Sorghum Molasses Pie

September 12, 2010
4 Ratings
  • Serves 8
Author Notes

The aforementioned farm on which I grew up was in Benton County, Tennessee, at that time the largest producer of sorghum molasses in the nation. The production of "new sorghum" from the mills each October or November was the cause for a frenzy of gluttony that involved sorghum, biscuits and butter (and bacon and, for some reason, home-canned tomatoes), gingerbread, and all manner of desserts. This particular one is a recipe one of the ladies in the nearby Mennonite community gave my mother, and we made it every year during "new sorghum" season. Sorghum molasses, to me, is the quintessential taste of fall. - Kayb —Kayb

Test Kitchen Notes

It was really interesting to work with sorghum, having read about it in Edna Lewis' books and other Southern recipe books, but never having searched it out. I finally found Bourbon Vanilla Sorghum at Whole Foods and thought that neither Bourbon nor vanilla was a bad addition to a pie! The pie tastes something like pecan pie, without the nuts, or a maple sugar pie I remember from my childhood. Sweet, slightly chewy, caramelish, it screams for a side of vanilla ice cream. – MrsWheelbarrow —The Editors

What You'll Need
  • 1 pie crust, your favorite recipe
  • 3/4 cup flour
  • 2 tablespoons butter
  • 1/2 cup sugar
  • 1/4 cup sorghum molasses
  • 1/4 cup boiling water
  • 1/3 teaspoon baking soda
  1. Line a pie plate with the crust. Fill with pie weights and bake for about 10 minutes at 350. Remove from oven and lower heat to 325.
  2. Crumble together flour, sugar and butter until mixture resembles a coarse cornmeal. Set aside.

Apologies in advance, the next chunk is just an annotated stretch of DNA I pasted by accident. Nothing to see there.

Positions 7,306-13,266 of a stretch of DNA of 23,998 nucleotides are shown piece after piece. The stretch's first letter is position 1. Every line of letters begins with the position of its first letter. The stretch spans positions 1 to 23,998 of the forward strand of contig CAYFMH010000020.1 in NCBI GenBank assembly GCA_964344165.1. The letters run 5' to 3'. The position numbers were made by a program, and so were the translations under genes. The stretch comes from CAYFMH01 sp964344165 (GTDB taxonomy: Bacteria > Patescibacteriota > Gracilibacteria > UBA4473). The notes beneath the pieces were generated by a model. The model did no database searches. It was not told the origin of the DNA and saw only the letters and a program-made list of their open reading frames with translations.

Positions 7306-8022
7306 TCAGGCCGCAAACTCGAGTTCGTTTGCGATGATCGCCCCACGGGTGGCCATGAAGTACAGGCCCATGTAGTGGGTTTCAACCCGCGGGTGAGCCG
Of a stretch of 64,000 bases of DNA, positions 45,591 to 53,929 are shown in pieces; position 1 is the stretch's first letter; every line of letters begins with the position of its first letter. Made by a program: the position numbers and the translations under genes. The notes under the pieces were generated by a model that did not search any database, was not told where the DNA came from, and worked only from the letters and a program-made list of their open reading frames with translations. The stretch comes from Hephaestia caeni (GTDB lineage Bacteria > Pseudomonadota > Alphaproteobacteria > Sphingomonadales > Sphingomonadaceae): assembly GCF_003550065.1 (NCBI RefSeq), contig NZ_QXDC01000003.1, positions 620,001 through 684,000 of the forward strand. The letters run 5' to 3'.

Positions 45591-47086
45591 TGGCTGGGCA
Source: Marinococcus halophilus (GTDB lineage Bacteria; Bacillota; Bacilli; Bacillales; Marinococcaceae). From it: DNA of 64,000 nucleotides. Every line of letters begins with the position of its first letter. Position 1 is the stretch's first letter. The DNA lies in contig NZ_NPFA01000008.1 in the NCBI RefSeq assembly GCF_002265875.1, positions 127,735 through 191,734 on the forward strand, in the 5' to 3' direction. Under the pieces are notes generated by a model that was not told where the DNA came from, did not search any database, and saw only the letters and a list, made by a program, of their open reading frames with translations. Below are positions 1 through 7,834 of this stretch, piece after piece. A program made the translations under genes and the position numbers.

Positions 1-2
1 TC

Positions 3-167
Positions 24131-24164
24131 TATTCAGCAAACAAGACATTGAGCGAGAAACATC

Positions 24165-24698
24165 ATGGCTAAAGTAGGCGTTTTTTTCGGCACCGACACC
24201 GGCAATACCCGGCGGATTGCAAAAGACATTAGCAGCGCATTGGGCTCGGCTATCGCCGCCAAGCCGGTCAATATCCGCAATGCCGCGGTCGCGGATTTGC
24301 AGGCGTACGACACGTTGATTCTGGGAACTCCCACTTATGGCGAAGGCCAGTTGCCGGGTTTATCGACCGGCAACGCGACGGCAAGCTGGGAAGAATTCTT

3. Combine molasses, water and soda and beat with a mixer until mixture becomes fluffy. Add flour mixture and fold into molasses. Pour into pie shell. Bake at 325 for 30 minutes.
  4. If desired, use powdered sugar and a stencil and dust top of pie.
Contest Entries

See what other Food52ers are saying.

  • Kayb
  • Homemadecornbread
  • thirschfeld
  • MrsWheelbarrow
I'm a business professional who learned to cook early on, and have expanded my tastes and my skills as I've traveled and been exposed to new cuisines and new dishes. I love fresh vegetables, any kind of protein on the grill, and breakfasts that involve fried eggs with runny yolks. My recipes tend toward the simple and the Southern, with bits of Asia or the Mediterranean or Mexico thrown in here and there. And a peanut butter and jelly sandwich on a float in the lake, as pictured, is a pretty fine lunch!

5 Reviews

Kayb October 1, 2010
Mrs. Wheelbarrow, thanks for testing this one! I agree, the bourbon and vanilla would be good additions. Oh, and by the way, I heard you on NPR the other day as I was driving down the work, and thought, "Oh! I "know" her!" Great interview!
MrsWheelbarrow October 4, 2010
It was a tasty pie! I actually made small pies (in a muffin tin) for a women's group meeting I was hosting. Out of ice cream, we enjoyed a big dollop of creme fraiche on the top. Glad you heard the NPR piece. It was great fun to do.
Kayb September 29, 2010
CoolFoodie, I'm not sure what happened there. Did you use sorghum that had some kind of additive? I don't understand the not foaming; you do have to beat for a bit, but it's always worked for me. I'm puzzled! And very sorry it turned out poorly for you.
Homemadecornbread September 28, 2010
I was really looking forward to this. Tried it tonight and it didn't turn out. Perhaps something is missing from the recipe. The sorghum, water and soda didn't turn fluffy. I added it to the flour mixture anyway and there was no volume, so I added a beaten egg. Baked it, and it was like a pie with cake for filling! Strange and pretty much flavorless.
thirschfeld September 15, 2010
I love sorghum, unfortunately the small sorghum mill near my house burned down and I haven't been able to get good sorghum any more. Funny this is what we would call Shoefly pie, and although I know most people would use molasses for that we don't, sort of like calling a green or red pepper a mango. Yes, in Indiana lots of people call peppers mangos. Go figure.